Heiner Friedrich is a materials chemist with expertise in synthesis and assembly of functional hierarchical materials and their analysis by advanced 2D and 3D electron microscopy techniques. This includes materials from anisometric colloids and quantification of their time–dependent multiscale morphology by image analysis, to the development of smart low-dose (S)TEM acquisition schemes to advance soft matter science in solution environments. His work provides new insights in the different stages of liquid phase assembly processes to steer molecular and/or colloidal self-organization and mineralization. The goal of his research is to enable a rational design and sustainable manufacture of hybrid materials with complex multiscale morphologies for applications in the energy and health care sectors.
Heiner Friedrich studied Physics at the Technische Universität Dresden (Germany) where he obtained his master's degree in 2001 with a specialization in particle and wave optics under supervision of Prof. Hannes Lichte. From 2002 - 2005 he was an Assistant Research Professional developing electron tomography for materials science at the John M. Cowley Center for High Resolution Electron Microscopy of Arizona State University (USA). From 2005 – 2009 he performed PhD research at Utrecht University (The Netherlands) where he graduated cum laude in 2009 on his thesis 'Quantitative Electron Tomography for Nanostructured Materials' under supervision of professors Krijn P. de Jong and Arie J. Verkleij. In 2009 he moved to Eindhoven University of Technology (TU/e) as a postdoctoral researcher in the Laboratory of Materials and Interface Chemistry while being until 2011 a part time junior Assistant Professor at the Inorganic Chemistry and Catalysis group of Utrecht University. Since 2011 he is a full time assistant professor (tenured in 2014) within the same group at TU/e.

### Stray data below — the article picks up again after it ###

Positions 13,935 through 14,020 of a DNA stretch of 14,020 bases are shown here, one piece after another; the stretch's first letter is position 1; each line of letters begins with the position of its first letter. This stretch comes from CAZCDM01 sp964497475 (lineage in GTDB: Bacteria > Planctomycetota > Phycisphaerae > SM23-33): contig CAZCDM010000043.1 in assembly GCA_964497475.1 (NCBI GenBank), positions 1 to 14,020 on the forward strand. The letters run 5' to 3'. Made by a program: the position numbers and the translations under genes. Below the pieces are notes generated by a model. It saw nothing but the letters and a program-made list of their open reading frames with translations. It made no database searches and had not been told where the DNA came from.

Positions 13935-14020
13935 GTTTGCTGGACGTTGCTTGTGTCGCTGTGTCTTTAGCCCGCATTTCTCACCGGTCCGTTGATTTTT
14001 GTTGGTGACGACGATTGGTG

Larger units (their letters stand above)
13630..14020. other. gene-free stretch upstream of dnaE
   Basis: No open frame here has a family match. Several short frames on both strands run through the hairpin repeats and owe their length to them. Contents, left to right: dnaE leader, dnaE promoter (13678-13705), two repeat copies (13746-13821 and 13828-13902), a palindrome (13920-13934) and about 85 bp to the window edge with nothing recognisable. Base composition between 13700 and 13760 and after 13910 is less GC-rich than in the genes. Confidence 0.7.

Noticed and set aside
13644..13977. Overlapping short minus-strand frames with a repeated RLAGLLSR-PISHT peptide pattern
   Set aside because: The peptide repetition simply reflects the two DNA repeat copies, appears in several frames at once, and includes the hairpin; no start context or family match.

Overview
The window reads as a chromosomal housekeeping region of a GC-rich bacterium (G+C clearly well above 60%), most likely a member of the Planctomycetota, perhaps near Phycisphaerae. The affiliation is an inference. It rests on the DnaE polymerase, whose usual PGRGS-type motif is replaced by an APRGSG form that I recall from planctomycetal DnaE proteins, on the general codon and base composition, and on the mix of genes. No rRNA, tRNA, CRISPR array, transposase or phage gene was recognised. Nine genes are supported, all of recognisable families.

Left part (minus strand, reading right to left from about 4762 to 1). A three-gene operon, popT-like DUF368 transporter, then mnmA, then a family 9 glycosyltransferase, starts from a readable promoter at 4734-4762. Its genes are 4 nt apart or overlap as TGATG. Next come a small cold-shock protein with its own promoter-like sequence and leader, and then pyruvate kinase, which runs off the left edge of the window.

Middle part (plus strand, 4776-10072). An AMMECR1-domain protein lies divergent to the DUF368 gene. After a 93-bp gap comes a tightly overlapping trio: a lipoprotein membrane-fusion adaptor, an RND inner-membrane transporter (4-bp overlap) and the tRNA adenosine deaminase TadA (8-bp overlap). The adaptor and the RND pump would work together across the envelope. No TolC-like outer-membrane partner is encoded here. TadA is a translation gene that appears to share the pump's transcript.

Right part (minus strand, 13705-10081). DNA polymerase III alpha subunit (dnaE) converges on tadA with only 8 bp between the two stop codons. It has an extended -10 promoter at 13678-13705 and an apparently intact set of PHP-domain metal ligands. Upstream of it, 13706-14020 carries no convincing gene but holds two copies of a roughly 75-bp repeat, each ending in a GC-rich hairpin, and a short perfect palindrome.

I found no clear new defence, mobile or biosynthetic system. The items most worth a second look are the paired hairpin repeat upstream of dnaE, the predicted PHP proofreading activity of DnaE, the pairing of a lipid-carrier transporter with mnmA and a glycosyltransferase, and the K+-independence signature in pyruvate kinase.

Liquid–liquid phase separation during amphiphilic self-assemblyNature Chemistry (2019)
A unified view on nanoscale packing, connectivity, and conductivity of CNT networksAdvanced Functional Materials (2019)
CryoTEM as an advanced analytical tool for materials chemistsAccounts of Chemical Research (2017)
Quantitative nanoscopy : tackling sampling limitations in (S)TEM imaging of polymers and compositesUltramicroscopy (2016)
Quantitative nanoscopy of conductive hierarchical materials(2016)